Fusion of Elements
Chapter 6 The Abundance of Nuclei
Chapter 6 describes the mechanism by which nuclei can be fused within stars. The structure of nucleons and nuclei under this model allows this to occur. It cannot occur under the standard models of nucleons or any model of nuclei. Figure 6.6 shows the results of the calculations based upon the different equations that apply for different circumstances. Other equations could be used to account for some significant differences not considered in the averaging method used.
Overall it is considered the trend for even Z nuclei is reasonable. The major differences are Fe, Ni, Pb, Th and U. Fe and Ni are considered to be high because of Fe is the nucleus with the highest binding energy per nucleon. Th and U are low because they are radioactive and decay to Pb, making it higher. Te, Xe and Ba are higher because they are products from the fission of 235U. Their equivalents around Sr are not higher because they are more abundant by a factor of ≈ 10 and a small increase would not be noticed.
Odd Z nuclei are always lower than their even Z counterparts, Be excluded, because it takes less protons to fuse the next even Z nucleus and for other reasons given in the text. There are a few notable exceptions that need greater refinement of the model. It is important to note that the low values of Li, Be and B, as well as the barriers at A = 5 and 8, do not pose any problem to the fusion of heavier elements in stars under this model.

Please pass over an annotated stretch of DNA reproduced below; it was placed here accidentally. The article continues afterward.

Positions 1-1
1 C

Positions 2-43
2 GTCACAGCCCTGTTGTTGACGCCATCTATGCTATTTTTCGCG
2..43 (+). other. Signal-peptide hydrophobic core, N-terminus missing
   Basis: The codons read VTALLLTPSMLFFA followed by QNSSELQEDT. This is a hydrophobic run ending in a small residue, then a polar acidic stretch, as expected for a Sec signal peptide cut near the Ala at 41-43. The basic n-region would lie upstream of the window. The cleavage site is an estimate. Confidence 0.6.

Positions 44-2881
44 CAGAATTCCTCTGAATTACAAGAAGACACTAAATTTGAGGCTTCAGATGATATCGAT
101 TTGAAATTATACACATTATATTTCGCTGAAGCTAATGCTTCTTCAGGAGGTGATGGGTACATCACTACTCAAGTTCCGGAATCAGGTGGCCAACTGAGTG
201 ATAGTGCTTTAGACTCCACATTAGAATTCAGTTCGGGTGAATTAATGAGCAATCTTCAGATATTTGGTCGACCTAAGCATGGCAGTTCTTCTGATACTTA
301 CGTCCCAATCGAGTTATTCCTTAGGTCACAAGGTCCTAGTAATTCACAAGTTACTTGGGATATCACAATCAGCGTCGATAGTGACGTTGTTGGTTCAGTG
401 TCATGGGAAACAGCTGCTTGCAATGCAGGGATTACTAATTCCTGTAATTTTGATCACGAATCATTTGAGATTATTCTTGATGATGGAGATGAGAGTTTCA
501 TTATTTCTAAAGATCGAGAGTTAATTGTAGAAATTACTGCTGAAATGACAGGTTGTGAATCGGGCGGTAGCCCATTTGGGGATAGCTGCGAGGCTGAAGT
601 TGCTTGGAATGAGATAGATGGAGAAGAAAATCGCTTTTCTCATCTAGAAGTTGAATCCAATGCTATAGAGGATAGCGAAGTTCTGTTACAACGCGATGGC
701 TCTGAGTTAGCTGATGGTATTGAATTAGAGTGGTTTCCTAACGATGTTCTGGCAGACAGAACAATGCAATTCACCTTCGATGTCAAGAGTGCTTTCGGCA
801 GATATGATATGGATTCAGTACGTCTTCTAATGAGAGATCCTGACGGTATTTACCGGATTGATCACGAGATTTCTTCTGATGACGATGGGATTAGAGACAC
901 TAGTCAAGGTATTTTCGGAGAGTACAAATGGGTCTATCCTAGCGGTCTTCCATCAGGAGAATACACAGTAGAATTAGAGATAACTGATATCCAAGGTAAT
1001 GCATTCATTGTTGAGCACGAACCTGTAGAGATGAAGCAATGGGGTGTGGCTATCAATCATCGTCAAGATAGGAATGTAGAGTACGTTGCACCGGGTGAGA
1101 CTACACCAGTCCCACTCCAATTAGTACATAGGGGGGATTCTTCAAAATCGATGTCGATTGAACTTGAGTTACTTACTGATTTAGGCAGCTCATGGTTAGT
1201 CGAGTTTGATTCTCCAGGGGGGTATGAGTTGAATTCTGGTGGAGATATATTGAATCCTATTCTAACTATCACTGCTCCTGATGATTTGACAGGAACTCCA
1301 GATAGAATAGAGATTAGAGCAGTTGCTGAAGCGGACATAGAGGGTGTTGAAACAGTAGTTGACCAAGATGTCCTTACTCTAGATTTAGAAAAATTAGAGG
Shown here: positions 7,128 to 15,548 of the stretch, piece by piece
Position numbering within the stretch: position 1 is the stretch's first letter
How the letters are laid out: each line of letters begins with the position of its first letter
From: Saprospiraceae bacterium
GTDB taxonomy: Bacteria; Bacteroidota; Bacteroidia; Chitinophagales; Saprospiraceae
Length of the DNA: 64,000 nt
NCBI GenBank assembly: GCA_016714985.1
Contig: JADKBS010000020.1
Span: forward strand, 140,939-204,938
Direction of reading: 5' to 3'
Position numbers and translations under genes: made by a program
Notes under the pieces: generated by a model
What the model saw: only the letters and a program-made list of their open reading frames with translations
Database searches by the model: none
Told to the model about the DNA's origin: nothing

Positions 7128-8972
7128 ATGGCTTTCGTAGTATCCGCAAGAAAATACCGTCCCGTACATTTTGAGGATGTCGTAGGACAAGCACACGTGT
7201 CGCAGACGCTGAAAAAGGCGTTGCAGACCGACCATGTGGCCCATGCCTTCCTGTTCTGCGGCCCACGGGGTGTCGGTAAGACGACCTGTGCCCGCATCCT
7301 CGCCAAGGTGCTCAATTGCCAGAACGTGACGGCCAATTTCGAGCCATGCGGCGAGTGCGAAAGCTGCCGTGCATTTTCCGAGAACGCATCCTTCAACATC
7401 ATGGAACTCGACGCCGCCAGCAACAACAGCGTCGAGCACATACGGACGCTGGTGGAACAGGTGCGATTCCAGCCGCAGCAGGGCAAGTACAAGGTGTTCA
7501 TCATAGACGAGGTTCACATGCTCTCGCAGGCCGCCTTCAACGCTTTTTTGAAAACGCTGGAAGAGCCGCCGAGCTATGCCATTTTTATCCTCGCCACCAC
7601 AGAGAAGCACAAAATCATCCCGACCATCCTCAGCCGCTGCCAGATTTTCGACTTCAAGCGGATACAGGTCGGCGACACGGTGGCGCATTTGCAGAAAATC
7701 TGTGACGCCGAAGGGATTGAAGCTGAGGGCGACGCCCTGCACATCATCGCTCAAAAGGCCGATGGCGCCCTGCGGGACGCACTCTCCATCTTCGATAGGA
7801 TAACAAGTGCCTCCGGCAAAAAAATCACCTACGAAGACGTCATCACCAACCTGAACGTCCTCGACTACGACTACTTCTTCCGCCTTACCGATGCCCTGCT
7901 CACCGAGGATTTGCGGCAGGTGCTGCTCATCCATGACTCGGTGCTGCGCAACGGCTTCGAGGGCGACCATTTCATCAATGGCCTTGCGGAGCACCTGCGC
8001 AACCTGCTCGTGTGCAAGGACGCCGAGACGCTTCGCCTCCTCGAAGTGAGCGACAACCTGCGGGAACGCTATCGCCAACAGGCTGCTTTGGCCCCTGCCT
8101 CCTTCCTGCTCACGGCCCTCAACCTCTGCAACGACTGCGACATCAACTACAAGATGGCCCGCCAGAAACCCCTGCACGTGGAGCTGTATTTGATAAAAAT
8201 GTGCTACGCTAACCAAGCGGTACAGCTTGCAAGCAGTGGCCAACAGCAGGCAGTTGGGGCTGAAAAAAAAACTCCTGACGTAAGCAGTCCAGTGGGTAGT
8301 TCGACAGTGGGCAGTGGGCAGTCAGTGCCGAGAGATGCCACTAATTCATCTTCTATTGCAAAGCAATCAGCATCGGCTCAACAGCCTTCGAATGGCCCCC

There is considerable scope for refining the calculations to get a better match. Even in its present form, there are significant lessons to learn about how fusion occurs. There is no “quantum tunneling” required for fusion to occur.
Figure 6.6 The abundances of all elements based upon the calculations indicated. The results are superimposed upon the measured solar abundance curve.